Professor R of Cambridge has asked whether Brown used a wider range of trees than the few survivors of his planting would indicate. His question builds quite neatly from the last note, on fruit trees.

By way of reply here are notes on a selection of British natives that are now under-represented in parkland:

Birch

Birch had its uses, not least because it coppices well and can be used for fencing, and the Rev. William Gilpin regarded the weeping silver birch as at least as picturesque as a weeping willow. It barely survives in parkland, and where it does, as at Ampthill, it has usually come up from seed in a period of neglect. However we do know that it was planted extensively at Burton Constable, perhaps as a nurse, but I am tempted to believe it was used on the Moor, north of the house.

 

Hazel

Hazel was to became the standard understorey plant in the 19th century and it was clearly used for this in the 18th. It was also highly valued for its nuts, at a time when that whole villages would decamp to the woods to collect them. In parkland however thorn has survived much better than hazel – perhaps because the park is relished by farm animals when there is little else to eat.

 

Hornbeam

It is mysterious that Hornbeam is seen so little in 18th century parkland. Indeed William Marshall commented in Brown’s day that ‘as an ornamental in modern gardening it stands low; and its present uses are few.’ The Rev. William Gilpin noticed that it was ‘generally seen only in clipped hedges’, though it was valued for charcoal, and its suitability for parkland planting was recognised, particularly ‘because it will be secure from the teeth of the deer, who will leave this tree unmolested, whilst they will tear off the bark and destroy most others’. There are good examples in woodland, and these may have been planted in Brown’s time: the Cherrycot Belt at Highclere, the belt at Wimpole. Mediaeval trees also survive, from coppiced stocks, particularly in the pleasure ground at Wrotham, and of course in Hatfield Forest at Hallingbury.

 

Maple

Field maple is typically a small tree, little noticed and generally dismissed. Though it had a place in mid-18th century design, and was acknowledged to be ‘when well trained, a very handsome Tree’, it had by the end of the century fallen by the wayside and was to be found ‘filling up its part in a hedge, in company with thorns, briars, and other ditch trumpery’. You can find it today in the belt at Wimpole – in fact it has become established in its natural habitat on the fringes of the woodland in many of Brown’s landscapes – yet it should survive more widely, particularly as a pollard.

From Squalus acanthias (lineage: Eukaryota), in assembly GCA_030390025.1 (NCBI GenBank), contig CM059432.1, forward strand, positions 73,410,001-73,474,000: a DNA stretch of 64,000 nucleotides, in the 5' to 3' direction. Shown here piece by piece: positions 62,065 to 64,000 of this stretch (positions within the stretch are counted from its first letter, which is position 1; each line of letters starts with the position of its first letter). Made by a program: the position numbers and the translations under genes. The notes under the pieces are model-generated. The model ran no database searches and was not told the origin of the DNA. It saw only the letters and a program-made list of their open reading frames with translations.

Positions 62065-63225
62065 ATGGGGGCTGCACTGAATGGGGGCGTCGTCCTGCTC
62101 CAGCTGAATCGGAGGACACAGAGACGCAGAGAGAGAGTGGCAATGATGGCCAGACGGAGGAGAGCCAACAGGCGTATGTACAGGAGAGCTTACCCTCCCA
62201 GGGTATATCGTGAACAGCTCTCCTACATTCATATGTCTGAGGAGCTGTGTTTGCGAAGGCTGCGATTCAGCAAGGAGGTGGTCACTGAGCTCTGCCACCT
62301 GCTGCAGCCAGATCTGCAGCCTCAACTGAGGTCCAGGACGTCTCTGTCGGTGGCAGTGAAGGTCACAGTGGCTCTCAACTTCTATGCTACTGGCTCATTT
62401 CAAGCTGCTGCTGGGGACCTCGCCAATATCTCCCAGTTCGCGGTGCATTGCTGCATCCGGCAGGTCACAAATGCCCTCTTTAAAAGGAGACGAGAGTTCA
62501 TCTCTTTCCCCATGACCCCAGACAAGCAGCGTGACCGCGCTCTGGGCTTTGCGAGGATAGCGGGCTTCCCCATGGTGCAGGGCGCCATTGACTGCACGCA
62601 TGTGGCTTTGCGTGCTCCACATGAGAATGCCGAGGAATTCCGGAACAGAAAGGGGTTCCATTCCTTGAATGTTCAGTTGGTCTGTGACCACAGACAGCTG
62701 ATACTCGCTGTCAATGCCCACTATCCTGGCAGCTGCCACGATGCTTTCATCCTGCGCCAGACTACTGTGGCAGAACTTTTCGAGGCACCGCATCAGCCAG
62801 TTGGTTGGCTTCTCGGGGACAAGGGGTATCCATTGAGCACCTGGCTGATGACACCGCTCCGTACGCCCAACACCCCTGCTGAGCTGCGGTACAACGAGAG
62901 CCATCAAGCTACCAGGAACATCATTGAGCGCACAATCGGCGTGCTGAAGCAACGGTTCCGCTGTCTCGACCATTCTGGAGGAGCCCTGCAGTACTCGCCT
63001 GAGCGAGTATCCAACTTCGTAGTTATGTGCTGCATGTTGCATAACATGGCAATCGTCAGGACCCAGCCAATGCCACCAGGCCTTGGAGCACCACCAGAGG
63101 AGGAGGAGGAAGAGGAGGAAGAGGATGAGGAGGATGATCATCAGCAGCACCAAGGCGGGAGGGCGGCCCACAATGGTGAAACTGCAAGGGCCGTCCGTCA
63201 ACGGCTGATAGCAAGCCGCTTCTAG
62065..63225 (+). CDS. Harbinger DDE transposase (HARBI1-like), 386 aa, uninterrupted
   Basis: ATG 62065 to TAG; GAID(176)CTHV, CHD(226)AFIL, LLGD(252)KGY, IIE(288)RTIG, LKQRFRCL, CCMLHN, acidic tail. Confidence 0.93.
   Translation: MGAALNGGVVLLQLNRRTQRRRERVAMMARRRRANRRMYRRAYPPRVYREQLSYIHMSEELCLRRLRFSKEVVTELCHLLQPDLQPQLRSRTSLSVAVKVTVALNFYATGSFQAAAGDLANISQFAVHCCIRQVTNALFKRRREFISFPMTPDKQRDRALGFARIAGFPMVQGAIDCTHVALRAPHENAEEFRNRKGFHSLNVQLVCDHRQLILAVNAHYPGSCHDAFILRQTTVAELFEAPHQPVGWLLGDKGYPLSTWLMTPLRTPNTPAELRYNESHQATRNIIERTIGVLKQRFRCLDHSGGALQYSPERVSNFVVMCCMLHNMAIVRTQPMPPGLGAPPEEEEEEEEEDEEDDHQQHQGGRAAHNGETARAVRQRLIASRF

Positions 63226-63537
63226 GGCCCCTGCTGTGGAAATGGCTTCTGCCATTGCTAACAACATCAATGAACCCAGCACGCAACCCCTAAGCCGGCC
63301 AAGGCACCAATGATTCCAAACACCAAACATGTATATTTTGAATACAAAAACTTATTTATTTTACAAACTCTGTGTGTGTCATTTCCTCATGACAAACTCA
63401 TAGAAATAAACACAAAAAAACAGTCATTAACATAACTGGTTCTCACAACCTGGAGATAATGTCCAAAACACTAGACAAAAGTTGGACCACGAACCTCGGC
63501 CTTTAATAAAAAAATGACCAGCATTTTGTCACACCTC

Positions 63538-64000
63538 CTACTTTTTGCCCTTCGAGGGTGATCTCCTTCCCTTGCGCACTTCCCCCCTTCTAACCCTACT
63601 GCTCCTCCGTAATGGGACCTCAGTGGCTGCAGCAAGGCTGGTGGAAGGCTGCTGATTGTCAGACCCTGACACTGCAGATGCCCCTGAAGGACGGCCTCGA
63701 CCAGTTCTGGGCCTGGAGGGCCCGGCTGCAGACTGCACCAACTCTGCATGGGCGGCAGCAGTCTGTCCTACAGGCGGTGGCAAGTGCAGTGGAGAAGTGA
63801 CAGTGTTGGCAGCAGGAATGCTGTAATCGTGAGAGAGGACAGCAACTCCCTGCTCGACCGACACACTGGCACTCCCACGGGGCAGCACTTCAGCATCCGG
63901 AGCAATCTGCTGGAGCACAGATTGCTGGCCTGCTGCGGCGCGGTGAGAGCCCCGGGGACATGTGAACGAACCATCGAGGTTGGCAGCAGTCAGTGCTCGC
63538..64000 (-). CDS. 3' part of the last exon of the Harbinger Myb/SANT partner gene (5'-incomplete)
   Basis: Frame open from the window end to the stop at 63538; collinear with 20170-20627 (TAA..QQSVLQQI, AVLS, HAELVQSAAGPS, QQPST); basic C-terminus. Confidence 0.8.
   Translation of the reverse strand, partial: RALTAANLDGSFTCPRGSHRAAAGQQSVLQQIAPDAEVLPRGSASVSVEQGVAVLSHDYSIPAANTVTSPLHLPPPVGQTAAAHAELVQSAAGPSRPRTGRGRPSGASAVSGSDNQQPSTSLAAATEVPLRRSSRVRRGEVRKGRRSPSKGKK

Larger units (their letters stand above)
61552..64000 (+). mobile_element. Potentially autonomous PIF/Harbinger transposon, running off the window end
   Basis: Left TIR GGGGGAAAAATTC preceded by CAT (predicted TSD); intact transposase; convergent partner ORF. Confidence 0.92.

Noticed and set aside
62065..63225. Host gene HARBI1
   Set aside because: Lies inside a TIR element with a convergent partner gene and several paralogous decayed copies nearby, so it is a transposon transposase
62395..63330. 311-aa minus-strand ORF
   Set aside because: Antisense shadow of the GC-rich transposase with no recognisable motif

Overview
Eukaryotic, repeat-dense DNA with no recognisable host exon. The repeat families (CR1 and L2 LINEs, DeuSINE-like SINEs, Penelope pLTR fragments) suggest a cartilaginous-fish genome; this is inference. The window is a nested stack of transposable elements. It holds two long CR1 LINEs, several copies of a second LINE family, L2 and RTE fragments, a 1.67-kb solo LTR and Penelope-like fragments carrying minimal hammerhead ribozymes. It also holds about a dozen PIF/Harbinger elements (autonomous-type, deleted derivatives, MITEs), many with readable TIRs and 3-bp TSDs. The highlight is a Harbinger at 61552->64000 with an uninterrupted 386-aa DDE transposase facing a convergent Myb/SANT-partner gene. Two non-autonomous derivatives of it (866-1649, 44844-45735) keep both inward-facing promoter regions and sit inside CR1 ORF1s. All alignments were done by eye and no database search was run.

Mountain Ash

Similar comments were made about the suitability of rowan, though the Rev. William Gilpin could hardly praise it too highly and William Pitt planted it as a signal tree to pick out points of interest at Radway Grange.

 

Black Poplar

Joseph Spence regarded  ‘Black poplar one of the best thickeners for the solids: because it is spiral, grows very fast, and may be cut away whenever better things grow up and spread, without any regret or loss’. I suppose he meant that it was a useful nurse tree for plantations. However the species had little commercial value and may therefore have been cut down young, wherever it was planted.

 

Service

Of service trees Thomas Hale had to acknowledge that ‘`tis great Pity that it is not more frequent’ . Its ‘Beauty should be an Inducement to the Gentleman, and its quick Growth and valuable Wood to the Husbandman’ and Lady Luxborough grew it in her garden walk at the Barrels. Why then were these small trees not planted?

 

Willow and Ozier

On the other hand willows and osiers seem to have been too common to be appreciated, so William Marshall had to admit of white willow that ‘The silvery elegance of its leaves would render it very ornamental, were it not for its too great commonness…’

‘The willow, in yon vale,

Its silver lining to the breeze upturns,

And rustling aspens shiver by the brook.’

Willows are easily overlooked in parkland, and were not always thought of as attractive, though Brown did plant weeping willows near the water, and marked them as such on some of his plans.

In addition he would provide ozier grounds. These are customarily found below lakes, cut every year, highly valued and constantly useful for basket-work and hurdles. These had to be fenced off into plantations, often called Withy Grounds, because all willows are so liable to be eaten – it is for this reason that they are so often found as pollards, or, as Laurence Rawstorne put it: ‘Hares and rabbits [are] extremely partial to a willow bed’.